Stephen King, The Shining

Not to be confused with a ‘tagline’…

A tagline is a witty slogan or catch phrase, it isn’t meant to convey the actual contents of the story. It’s supposed to be snappy, catchy, and intriguing.

For example:

“In space no one can hear you scream.”

Alien, 1979

As you can see, a tagline doesn’t have to tell you anything about the story itself. It just needs to hook you into considering reading/watching it.

Image by Harry Strause via Pixabay

But why start with a logline?

Because they can be incredibly hard to write. Sure, the concept is simple: distill just the important parts into the absolute bare minimum.

But the execution can be very, very difficult.

So if you spend months or years meticulously planning, creating and writing an epic story, with A, B, C, D, E, F, G+ plots and dozens of characters and themes, you may find it nearly impossible to reduce it all to a sentence or two. When you’re agonizing over your Submission Package (the materials required to query an agent or publisher) and you get to the logline last, it can block your progress for long periods of time.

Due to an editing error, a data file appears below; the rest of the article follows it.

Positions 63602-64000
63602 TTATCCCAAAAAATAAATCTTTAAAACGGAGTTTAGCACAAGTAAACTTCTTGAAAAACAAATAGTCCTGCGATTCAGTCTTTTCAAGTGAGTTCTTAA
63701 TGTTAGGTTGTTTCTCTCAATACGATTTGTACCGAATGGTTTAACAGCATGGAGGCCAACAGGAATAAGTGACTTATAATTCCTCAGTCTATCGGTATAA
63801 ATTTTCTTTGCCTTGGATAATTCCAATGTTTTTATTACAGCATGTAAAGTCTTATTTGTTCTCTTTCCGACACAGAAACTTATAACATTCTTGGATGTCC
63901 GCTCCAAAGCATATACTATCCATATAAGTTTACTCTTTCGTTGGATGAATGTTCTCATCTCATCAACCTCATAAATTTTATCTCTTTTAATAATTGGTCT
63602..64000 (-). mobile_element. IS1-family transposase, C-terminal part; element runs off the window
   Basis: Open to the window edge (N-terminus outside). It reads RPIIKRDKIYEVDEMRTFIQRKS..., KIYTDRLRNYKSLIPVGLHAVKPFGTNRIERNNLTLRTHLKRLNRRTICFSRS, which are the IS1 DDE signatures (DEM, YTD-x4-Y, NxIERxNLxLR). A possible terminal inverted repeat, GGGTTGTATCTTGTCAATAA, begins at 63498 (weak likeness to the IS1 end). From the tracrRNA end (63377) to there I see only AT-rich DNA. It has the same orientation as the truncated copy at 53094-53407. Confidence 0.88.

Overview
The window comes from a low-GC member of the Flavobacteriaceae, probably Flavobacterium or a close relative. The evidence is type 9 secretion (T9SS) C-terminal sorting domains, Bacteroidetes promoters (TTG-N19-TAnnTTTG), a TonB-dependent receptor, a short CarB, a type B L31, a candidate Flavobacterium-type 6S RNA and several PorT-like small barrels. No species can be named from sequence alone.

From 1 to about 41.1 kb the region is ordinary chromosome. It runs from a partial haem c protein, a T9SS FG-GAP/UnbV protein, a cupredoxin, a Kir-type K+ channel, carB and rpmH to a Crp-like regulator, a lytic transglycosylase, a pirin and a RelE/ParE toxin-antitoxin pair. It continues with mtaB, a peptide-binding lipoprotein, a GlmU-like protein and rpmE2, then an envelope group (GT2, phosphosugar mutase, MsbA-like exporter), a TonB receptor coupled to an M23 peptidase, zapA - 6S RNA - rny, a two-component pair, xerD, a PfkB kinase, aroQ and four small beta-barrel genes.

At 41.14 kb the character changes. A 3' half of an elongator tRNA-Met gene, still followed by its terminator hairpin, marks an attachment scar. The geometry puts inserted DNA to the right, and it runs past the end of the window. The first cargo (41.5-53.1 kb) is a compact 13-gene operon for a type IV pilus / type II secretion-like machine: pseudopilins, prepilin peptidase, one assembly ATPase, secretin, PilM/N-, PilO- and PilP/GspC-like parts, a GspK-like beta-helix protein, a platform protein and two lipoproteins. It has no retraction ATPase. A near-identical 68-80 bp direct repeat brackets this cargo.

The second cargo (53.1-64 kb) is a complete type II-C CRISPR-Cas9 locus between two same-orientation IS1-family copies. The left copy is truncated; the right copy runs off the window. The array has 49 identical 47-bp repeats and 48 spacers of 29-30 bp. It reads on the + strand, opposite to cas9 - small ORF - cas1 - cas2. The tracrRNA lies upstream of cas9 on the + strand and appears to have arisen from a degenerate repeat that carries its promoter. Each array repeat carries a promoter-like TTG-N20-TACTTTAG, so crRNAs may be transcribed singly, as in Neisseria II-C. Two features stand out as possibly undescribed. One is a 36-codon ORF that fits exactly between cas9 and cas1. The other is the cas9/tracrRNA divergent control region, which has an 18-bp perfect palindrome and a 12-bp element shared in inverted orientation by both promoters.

In fact, starting with the logline and building out from there, can help you keep your story focused–right from the very beginning. I try to craft at least a rough draft of a logline before I write the first word of a book.

So how do you do it…

There’s lots of different advice and recommendations on how to do it, but I found this suggestion from a user on the Absolute Write forums to be very helpful:

  • Shorter is better.
  • Try for less than 15 words.